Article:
Das Island LNG Terminal

From Global Energy Monitor
This article is part of the Global Fossil Infrastructure Tracker, a project of Global Energy Monitor.

Das Island LNG Terminal is an LNG terminal in Abu Dhabi, United Arab Emirates.


Loading map...

Project Details

Project Details, Train 1 & 2

  • Operator: ADNOC LNG[1]
  • Owner: ADNOC (70%), Mitsui (15%), BP (10%), TotalEnergies (5%)[2]
  • Location: Das Island, Abu Dhabi, United Arab Emirates
  • Coordinates: 25.1609, 52.8766 (exact)
  • Type: Export[2]
  • Capacity: 4.6 mtpa (2.3 mtpa per train)[3]
  • Status: Operating[2]
  • Start Year: 1977[2]

Project Details, Train 3

  • Operator: ADNOC LNG[1]
  • Owner: ADNOC (70%), Mitsui (15%), BP (10%), Total (5%))[2]
  • Location: Das Island, Abu Dhabi, United Arab Emirates
  • Coordinates: 25.1609, 52.8766 (exact)
  • Type: Export[2]
  • Capacity: 3 mtpa[3]
  • Status: Operating[2]
  • Start Year: 1994[2]

Note: mtpa = million tonnes per year; bcfd = billion cubic feet per day


Das Island LNG Terminal is an LNG terminal in Abu Dhabi, United Arab Emirates.[3] It has three production trains.[4]

Das Island is in the Persian Gulf. It is part of the emirate of Abu Dhabi, United Arab Emirates, but located 100 miles offshore. It is 0.75 miles by 1.5 miles.

Das Island is inhabited by oil and gas industry employees. It exports crude oil and LNG by tankers.

In 1958, Abu Dhabi Marine Areas became the first company to discover offshore oil in commercial sustainable quantities at Umm Shaif near Das Island. In the same year, Petroleum Development Company discovered the onshore Bab oil field. Later, in 1962, the Bu Hasa field was discovered, making it a landmark year. The export of crude oil began from an oil-export terminal on Das Island in 1962, and Abu Dhabi joined the association of oil exporters, rapidly transforming the landscape.[5]

In 1977 Das Island LNG Terminal was built. The facility also processed sulphur and pentane.[5]

In 2012, Abu Dhabi held almost 90% of the United Arab Emirates's gas reserves, although much of it is sour and relatively expensive to process. Abu Dhabi reserves amount to 196 trillion cubic feet. They are located beneath Umm Shaif and Abu Al Bukhush oil fields.[5]

In 2012, the United Arab Emirates's natural gas reserves were 212 trillion cubic feet. This made United Arab Emirates the fifth largest gas reserve in the world.[5]

According to the International Gas Union’s World LNG 2017 report, UAE was the 12th largest LNG exporter by share between 2015 and 2016. The country exports about 5.6 million tons a year.[6]

The United Arab Emirates joined Saudi Arabia in cutting off air, sea vessels, and land transportation links with Qatar in June 2017. They charged the gas-rich Qatar of supporting political extremist groups. United Arab Emirates ports, including Jebel Ali, home of the Jebel Ali FLNG Terminal and the region’s largest container terminal, were prohibiting all vessels traveling to, or from, Qatar.[7]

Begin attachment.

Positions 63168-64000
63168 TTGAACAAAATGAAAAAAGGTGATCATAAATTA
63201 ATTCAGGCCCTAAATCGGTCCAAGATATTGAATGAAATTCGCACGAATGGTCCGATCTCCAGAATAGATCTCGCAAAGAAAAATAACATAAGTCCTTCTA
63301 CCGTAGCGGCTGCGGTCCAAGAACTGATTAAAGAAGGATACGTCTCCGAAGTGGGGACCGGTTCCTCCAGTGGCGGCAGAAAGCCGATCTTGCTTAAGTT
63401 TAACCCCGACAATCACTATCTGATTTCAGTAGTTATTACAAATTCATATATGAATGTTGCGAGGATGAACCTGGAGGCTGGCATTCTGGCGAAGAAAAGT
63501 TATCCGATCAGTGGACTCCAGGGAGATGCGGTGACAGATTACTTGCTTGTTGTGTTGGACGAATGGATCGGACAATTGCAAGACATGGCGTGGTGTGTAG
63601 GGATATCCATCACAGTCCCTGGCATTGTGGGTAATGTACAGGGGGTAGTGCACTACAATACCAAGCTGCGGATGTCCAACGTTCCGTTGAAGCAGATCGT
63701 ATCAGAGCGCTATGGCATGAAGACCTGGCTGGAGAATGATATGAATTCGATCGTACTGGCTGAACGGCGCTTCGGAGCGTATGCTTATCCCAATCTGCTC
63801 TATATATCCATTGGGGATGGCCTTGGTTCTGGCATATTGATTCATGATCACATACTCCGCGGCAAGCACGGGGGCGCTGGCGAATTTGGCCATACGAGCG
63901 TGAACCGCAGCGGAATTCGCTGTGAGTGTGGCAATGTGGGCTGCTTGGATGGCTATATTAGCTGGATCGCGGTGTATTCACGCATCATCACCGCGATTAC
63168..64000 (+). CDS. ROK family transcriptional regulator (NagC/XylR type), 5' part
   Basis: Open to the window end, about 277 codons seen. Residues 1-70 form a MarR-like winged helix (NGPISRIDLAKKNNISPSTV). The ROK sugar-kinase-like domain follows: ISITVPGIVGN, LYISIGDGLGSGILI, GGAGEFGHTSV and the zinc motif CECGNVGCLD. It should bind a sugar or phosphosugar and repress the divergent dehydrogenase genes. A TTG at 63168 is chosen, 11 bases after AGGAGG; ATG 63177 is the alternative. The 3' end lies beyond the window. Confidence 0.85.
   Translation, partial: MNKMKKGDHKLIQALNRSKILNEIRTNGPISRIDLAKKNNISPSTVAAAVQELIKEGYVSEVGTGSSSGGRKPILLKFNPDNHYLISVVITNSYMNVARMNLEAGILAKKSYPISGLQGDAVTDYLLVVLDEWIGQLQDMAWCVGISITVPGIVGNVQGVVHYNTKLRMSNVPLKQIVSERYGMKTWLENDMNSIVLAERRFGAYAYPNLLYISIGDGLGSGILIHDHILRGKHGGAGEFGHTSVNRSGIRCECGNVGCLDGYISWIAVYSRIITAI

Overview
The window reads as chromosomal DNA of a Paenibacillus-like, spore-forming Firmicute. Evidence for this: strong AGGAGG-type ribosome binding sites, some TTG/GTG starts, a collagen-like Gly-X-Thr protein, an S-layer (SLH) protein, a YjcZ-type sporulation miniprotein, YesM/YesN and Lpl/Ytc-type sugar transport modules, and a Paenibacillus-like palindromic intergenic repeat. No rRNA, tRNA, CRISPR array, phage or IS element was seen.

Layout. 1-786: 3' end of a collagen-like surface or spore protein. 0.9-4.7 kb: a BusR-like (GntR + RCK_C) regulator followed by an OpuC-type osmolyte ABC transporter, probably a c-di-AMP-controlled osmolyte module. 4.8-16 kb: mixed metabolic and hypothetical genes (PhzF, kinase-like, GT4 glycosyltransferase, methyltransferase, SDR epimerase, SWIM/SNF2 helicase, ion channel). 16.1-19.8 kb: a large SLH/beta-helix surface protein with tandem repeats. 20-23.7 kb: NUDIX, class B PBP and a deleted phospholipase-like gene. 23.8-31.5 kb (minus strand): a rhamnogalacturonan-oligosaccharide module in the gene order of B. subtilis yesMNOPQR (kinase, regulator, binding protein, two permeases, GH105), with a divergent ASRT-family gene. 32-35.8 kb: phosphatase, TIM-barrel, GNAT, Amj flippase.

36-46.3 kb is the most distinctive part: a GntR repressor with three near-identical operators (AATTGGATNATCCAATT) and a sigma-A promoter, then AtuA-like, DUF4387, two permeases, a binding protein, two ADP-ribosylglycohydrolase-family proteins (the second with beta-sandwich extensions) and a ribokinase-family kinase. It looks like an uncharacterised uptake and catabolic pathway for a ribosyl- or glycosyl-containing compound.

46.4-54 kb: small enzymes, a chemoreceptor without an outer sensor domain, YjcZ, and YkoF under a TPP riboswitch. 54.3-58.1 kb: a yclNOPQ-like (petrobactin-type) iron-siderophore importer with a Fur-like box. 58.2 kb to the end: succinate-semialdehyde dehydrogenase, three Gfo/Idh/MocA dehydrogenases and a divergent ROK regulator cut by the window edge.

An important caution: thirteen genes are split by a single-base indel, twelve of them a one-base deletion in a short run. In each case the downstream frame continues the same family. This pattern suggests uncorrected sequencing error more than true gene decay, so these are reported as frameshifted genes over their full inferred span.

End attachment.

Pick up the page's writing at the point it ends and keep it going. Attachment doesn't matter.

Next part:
In July 2017 Al Jazeera reported that the United Arab Emirates receives about two billion cubic feet of gas daily from Qatar.[8]

In May 2022, Abu Dhabi National Oil Co (ADNOC) was considering doubling its production capacity across its projects from 6 to 12 mtpa. The company did not specify whether this additional production would come from Das Island LNG or other assets.[9] Presumably, the additional production capacity will come from the company's planned Ruwais LNG terminal.[10]

In 2023, ADNOC delivered a 137,000 cubic meter shipment from its Das Island LNG terminal to Germany.[11] This was the first LNG cargo to be shipped from the Middle East (and the UAE) to Germany.[11] This was the result of the UAE-Germany Energy Security and Industry Accelerator (ESIA) Agreement signed by both countries in September 2022 to accelerate joint energy security projects.[11] As part of the agreement, ADNOC will reserve cargos exclusively for German customers in 2023.[11] Germany's increasing LNG imports and infrastructure account for its loss of Russian gas supplies.[12]

Following the inaugural shipment to Germany, ADNOC signed a three-year LNG supply agreement with TotalEnergies Gas and Power for the export of LNG.[13]

Articles and resources


  1. 1.0 1.1 International Group of Liquefied Natural Gas Importers (May 24, 2022). "Annual Report 2022 Edition" (PDF). GIIGNL. Retrieved July 11, 2022.{{cite web}}: CS1 maint: url-status (link)
  2. 2.0 2.1 2.2 2.3 2.4 2.5 2.6 2.7 ADNOC LNG Trains 1-2, Mechademy, accessed April 13, 2021
  3. 3.0 3.1 3.2 Das Island LNG Terminal, A Barrel Full, accessed April 2017
  4. ADGAS To Shut Down Two Trains for Schedualed Maintenance LNG World News, March 4, 2015
  5. 5.0 5.1 5.2 5.3 Robert Jordan, "Pearls to petroleum transforms Abu Dhabi," The National, March 9, 2012.
  6. "2017 World LNG Report" International Gas Union, Accessed June 20, 2017.
  7. Anthony Dipaola, "The U.A.E. Needs Qatar’s Gas to Keep Dubai’s Lights On," Bloomberg, June 7, 2017.
  8. Susan Kurdli, "The energy factor in the GCC crisis," Al Jazerra, July 28, 2017.
  9. "Adnoc plans to double LNG production capacity". LNG Prime. 2021-12-02. Retrieved 2022-05-31.
  10. "Adnoc to build new low-carbon LNG plant in Ruwais". The National News. Retrieved June 29, 2023.{{cite web}}: CS1 maint: url-status (link)
  11. 11.0 11.1 11.2 11.3 "First Middle East LNG Cargo to Germany Successfully Delivered by ADNOC". www.adnoc.ae. Retrieved 2023-06-29.
  12. "LNG for Germany: UAE delivers first shipment – DW – 02/15/2023". dw.com. Retrieved 2023-06-29.
  13. "ADNOC Gas Signs 3-year LNG Supply agreement with TotalEnergies Gas and Power". adnocgas.ae. Retrieved 2023-06-29.

Related GEM.wiki articles

External resources

External articles